Titel: First English reading book: Engelsch leesboek voor instituten, gymnasiën en hoogere burgerscholen: met Nederlandsche woordenlijst
Auteur: Herrig, Ludwig
Uitgave: Arnhem: J. Voltelen, 1869 *
Auteursrechten: Zie auteursrechten
Citeerinstructie: Bijzondere Collecties van de Universiteit van Amsterdam, UBM: IWO 513 H 21
Onderwerp: Taal- en letterkunde naar afzonderlijke talen: Engelse taalkunde
Trefwoord: Leesvaardigheid, Engels, Leermiddelen (vorm)
* jaar van uitgave niet op de gebruikelijke wijze verkregen, mogelijk betreft het een schatting
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   First English reading book: Engelsch leesboek voor instituten, gymnasiën en hoogere burgerscholen: met Nederlandsche woordenlijst
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the townsmen. The mayor of the city and
sheriff of the county were prosecuted and
fmed on account of this riot; and, in com-
memoration of it, tlie mayor and 62 ofthe
townsmen were obliged to attend at St.
Mary's Church on every anniversary of the
day, and, after prayers, to pay each a
silver penny to the proctors of the Univer-
sity at the altar. This custom was kept
up until 1825, when the claim was relin-
quished. In the following reign (Richard II.)
Dr. John WicklifTe, the warden of Canter-
bury College, read at Oxford his lectures
on divinity, which occasioned a strong sen-
sation at the time, and afterwards produced
very important results. During the thir-
teenth and fourteenth centuries, seven en-
dowed colleges were founded at Oxford,
besides which there were more than 200
private halls, or hostelries, for the students.
Nevertheless, at the latter end of this pe-
riod, and subsequently, the number of stu-
dents greatly declined, and many of these
buildings were let for purposes very differ-
ent from their original destination. Under
the reigns of the York dynasty the Univer-
sity underwent a partial revival of prosper-
ity, although it did not perfectly recover
until the entire cessation of intestine and
foreign war under the pacific reign of
Henry VII. In that reign Krasmus repair-
ed to Oxford for the purpose of teaching
the Greek language, and had to encounter
many and strong prejudices, which existed
against the study in the minds of the great
body of the scholars and of several leading
!nen in the University. The former asso-
ciated themselves, under the name of'Tro-
jans,' against the new knowledge and its
teacher; and the latter delivered lectures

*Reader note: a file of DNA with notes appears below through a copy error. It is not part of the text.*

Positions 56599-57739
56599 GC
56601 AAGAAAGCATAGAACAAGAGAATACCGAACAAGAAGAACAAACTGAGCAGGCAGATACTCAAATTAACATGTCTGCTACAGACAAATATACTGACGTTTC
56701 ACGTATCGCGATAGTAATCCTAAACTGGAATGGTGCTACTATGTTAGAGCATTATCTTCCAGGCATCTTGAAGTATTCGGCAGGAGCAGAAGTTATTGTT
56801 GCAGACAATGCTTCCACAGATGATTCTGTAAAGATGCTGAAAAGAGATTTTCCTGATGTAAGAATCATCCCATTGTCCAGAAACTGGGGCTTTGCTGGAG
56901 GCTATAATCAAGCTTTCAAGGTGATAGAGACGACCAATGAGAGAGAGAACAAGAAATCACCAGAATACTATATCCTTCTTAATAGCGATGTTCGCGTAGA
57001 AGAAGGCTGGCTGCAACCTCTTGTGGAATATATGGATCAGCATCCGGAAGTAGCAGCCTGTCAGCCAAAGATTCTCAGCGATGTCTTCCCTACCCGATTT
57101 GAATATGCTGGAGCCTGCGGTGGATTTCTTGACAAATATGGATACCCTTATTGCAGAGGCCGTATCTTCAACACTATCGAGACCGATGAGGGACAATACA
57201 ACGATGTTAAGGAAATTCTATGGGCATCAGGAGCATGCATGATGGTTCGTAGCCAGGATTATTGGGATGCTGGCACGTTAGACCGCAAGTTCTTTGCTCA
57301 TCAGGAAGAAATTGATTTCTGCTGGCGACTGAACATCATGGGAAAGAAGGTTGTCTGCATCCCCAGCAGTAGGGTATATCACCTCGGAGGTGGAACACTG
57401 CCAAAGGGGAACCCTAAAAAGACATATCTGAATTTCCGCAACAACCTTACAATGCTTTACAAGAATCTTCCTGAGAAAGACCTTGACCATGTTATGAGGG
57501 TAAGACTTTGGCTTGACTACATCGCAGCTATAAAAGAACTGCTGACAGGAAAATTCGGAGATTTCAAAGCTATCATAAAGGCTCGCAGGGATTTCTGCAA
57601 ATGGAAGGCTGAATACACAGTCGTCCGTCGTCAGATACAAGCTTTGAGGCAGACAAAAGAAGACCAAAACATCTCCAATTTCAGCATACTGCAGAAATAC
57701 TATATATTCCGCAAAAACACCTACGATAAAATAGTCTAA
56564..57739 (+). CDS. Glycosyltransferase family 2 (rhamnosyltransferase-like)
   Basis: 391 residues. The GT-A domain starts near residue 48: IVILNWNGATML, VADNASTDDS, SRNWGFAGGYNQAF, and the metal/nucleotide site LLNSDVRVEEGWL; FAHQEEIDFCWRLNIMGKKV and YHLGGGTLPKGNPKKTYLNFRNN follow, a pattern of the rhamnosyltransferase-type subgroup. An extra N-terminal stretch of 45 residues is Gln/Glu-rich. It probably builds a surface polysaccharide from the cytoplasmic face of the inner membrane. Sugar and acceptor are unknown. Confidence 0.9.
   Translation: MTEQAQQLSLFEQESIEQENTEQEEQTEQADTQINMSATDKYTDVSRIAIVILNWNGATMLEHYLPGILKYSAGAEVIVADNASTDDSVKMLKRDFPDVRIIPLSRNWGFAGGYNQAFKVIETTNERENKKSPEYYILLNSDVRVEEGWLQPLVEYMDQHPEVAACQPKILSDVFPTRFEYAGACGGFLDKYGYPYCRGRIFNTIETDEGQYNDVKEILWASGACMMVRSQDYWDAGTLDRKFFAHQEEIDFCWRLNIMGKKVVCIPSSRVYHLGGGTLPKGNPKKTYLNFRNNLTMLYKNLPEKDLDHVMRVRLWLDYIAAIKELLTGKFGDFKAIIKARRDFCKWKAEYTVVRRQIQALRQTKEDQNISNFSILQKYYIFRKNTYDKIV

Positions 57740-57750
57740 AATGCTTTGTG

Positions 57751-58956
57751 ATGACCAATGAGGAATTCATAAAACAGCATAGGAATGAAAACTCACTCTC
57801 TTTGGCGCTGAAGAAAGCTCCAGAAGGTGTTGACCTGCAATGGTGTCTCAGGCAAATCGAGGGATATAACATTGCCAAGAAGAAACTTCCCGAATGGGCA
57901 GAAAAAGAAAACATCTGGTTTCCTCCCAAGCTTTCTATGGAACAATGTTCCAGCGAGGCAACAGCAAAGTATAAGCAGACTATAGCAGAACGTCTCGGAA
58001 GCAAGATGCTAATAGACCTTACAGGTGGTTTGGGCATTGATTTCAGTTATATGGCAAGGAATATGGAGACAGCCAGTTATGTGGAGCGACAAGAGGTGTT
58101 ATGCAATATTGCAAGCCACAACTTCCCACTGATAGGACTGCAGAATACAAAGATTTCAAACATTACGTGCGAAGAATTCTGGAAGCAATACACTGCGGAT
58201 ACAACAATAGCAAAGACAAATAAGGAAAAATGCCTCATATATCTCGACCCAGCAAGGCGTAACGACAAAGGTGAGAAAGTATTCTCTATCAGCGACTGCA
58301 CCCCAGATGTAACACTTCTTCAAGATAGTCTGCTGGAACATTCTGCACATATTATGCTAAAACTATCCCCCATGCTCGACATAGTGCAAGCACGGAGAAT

in the schools against Erasmus and his
flreek. The University prospered greatly
in the reign of Henry VHI. Tn the early
part of the reign, Cardinal Wolsey proved
himself a most munificent patron of the
University, and of learning in general. He
founded seven lectures for theology, civil
law, physic, philosophy, mathematies, Greek,
and rhetoric, and appointed as lecturers
men of high distinction in these several
branches of learning. The opposition to
Greek was subdued chiefly through his
exertions, and he in some measure succeed-
ed in introducing a taste for better and
more profitable things than those which
had, in former times, passed under the
name of learning. Concerning his founda-
tion of Christ-Church College we shall
have another occasion to speak. The Uni-
versity seems to have seasonably conciliated
the favour of Henrv VIH., who had, in a
way, a taste for learning, by pronouncing
an opinion favourable to his divorce from
Catherine of Arragon, and to his assump-
tion of the supremacy in the church; but
the acquiescence of the University in the
views of the king terminated, when it was
perceived that he designed to use his su-
premacy for purposes which had not been
originally foreseen.
Oxford suffered much, as a seat of learn-
ing, in the conflict of opinions and the al-
ternate ascendency of opposite parties,
which continued until the Protestant domin-
ation became firmly established under Eli-
zabeth. In the reign of that princess, the
obligation, on all who purposed to enter
into holy orders, of subscribing to the ar-
ticles of the Established Church was rigidly
enforced; and as many persons at the Uni-
versity were friendly to the puritanical doc-
trines, this circumstance formed the prin-
cipal source of disturbance to the quiet of
Oxford at that period. In the reign of
James I. the University first acquired the
privilege of sending two members to par-
liament; the doctrinal disputes of the for-
mer reign were continued, and operated
injuriously on the interests of actual learn-
ing. In the next reign Archbishop Laud,
who was Chancellor of the University, pro-
cured for it, from the king, a new charter,
by which its former privileges were ex-
plained an<l confirmed, and new ones added;
and the statutes of the University, after
having been revised and enlarged under
the authority of the heads of colleges, re-
ceived the royal sanction. These and other
favours Oxford subsequently repaid by the
most devoted and attached loyalty to the
king during the civil war, and by great but
useless sacrifices in his cause. In conse-
quence of this, many of the heads of houses
and professors were expelled by the com-
missioners afterwards appointed by parlia-
ment 'to reform the discipline and correct
the doctrines' of the University, and Pres-
byterians and Independents were appointe<l
in their places. On the restoration of
Charles IL, the intruders were, in their
turn, compelled to give place to those
whom they had superseded, or to others
of similar principles. The principal event
in the history of Oxford, during the reign
of James IL, was its steady resistance of
an attempted infraction of its privileges.
The presidency of Magdalen College be-
coming vacant soon after this prince as-
cended the throne, he sent to the Fellows
an order directing them to elect one Far-
mer, a Roman Catholic, of low character.
The Fellows, however, neglected the man-